Cooking in action...

Cooking in action…

I went to a water park called Aquafan on Friday with an Italian friend and his family. Apparently it’s the biggest in Europe (the park, not his family!). Lots of fun and incredibly interesting in terms if people watching and actually one of the most liberating places I’ve been to! Aquafan should be prescribed as a form of therapy. It emerges that I’m vain and lacking in body confidence: if I go to the beach, I’ve been working on the assumption that everyone on the beach looks around, takes note of my every lump, bump and blemish (I’m going to create an acronym – LBB) and feels a level of sickness as a result. But, at Aquafan it turns out a) everyone else has LBB’s, b) there are a lot of people that have more LBB’s than me and c) nobody cares – either about their own or other peoples! So, no more guilt inducing swimming costume wearing for me… So – feeling a bit unconfident? Find an Aquapark!!!

Aquafan...

Aquafan…

I went to another Sotto Le Stelle Cinema night in Camerano – W.E. – Edward e Wallis. Directed by Madonna and about the scandalous relationship between Edward III and his big love, a divorcee. This one was a difficult film to follow as it had two plots running through and I’m not sure I “got” all of it but it was a lovely evening again none the less. There’s only one more, next week, which is a shame. Meanwhile, there are a couple of classical concerts in the next couple of days which I’m hoping to get to.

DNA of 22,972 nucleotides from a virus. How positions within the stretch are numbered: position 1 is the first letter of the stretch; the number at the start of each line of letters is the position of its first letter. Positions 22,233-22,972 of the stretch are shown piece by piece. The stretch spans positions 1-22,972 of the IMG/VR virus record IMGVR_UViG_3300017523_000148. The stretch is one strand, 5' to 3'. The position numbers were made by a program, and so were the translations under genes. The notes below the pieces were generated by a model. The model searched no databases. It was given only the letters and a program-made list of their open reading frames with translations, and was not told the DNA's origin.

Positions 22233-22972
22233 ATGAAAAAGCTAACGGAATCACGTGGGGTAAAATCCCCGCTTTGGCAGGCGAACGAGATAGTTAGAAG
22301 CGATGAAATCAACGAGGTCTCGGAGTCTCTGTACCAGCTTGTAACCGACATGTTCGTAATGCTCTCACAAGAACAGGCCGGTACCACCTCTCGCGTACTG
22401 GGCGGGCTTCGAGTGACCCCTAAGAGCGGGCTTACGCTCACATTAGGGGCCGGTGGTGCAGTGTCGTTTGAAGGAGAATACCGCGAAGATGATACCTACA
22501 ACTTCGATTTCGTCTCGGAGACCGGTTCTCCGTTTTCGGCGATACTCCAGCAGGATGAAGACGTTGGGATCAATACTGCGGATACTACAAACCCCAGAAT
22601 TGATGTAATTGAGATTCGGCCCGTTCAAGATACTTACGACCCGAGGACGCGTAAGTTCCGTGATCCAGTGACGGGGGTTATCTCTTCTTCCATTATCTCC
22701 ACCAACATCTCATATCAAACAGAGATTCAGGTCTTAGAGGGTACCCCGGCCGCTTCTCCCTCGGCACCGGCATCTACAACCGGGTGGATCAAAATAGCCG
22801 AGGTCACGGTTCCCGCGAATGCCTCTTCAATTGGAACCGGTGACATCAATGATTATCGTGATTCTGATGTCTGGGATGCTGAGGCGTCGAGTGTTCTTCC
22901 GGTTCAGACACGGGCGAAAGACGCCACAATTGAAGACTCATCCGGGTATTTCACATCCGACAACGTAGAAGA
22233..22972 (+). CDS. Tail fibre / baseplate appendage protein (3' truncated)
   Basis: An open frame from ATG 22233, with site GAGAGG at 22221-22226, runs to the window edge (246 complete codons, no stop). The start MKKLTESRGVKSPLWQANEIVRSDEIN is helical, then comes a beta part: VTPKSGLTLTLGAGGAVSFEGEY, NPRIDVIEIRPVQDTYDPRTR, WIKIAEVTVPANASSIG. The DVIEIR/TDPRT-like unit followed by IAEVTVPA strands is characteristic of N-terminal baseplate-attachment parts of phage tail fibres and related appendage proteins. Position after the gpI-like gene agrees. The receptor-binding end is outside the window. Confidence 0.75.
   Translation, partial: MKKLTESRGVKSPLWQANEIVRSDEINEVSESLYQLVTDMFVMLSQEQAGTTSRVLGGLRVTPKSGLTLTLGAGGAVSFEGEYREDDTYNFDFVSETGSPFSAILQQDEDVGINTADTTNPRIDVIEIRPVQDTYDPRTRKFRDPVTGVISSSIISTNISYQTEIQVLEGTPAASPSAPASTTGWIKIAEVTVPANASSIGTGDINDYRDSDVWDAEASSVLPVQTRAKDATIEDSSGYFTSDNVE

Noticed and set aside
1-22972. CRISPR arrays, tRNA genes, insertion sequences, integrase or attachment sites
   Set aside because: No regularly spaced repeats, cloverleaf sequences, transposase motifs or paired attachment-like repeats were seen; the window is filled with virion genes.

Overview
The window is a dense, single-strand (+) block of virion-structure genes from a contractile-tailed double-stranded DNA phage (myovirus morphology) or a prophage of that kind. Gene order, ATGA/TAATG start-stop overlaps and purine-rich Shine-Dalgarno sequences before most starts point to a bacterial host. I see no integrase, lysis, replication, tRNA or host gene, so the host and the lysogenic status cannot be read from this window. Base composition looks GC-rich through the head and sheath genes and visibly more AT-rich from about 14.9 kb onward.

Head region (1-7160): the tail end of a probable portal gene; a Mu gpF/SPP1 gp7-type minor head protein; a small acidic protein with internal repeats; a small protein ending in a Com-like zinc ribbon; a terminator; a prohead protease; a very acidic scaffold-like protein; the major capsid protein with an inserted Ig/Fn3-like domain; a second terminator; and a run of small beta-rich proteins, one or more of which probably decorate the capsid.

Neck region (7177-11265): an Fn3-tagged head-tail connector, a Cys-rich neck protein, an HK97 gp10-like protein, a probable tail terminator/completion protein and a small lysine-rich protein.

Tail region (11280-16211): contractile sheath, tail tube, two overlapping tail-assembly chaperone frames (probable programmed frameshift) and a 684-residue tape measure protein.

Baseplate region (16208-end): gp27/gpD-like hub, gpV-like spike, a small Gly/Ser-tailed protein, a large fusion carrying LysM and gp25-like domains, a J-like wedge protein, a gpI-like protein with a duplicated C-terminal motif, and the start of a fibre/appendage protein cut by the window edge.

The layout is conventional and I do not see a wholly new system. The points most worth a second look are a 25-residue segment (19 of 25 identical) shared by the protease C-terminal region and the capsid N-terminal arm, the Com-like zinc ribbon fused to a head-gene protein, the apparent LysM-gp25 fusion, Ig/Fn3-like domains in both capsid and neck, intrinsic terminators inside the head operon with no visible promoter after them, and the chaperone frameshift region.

I met up with my new artist friend in Ancona this week too with a view to going on mass (in two at least!) to the Azienda Entrata to sort out a Tessera Sanitaria for me and to see where her Codice Fiscale and Tessera Sanitaria have got to. They told us we’d come to the wrong place (despite it being the right place a week or two back!) so we did a bit of window shopping instead and visited an art shop where she’s now got some pictures on display. Very interesting – I’ve never had any art displayed publicly so it was an enlightening experience! We both got a free calendar out of it so all in all, it was a good visit.

I’ve also been over to Mezzavalle (The Beach of Naked Men) again with the American students but I can’t believe how busy it’s got – a couple of weeks ago it was positively empty apart from the sporadic naked man. This time, it was packed (with costume cladded people I should add). I definitely preferred it before (for the remote emptiness as opposed to the naked men of course).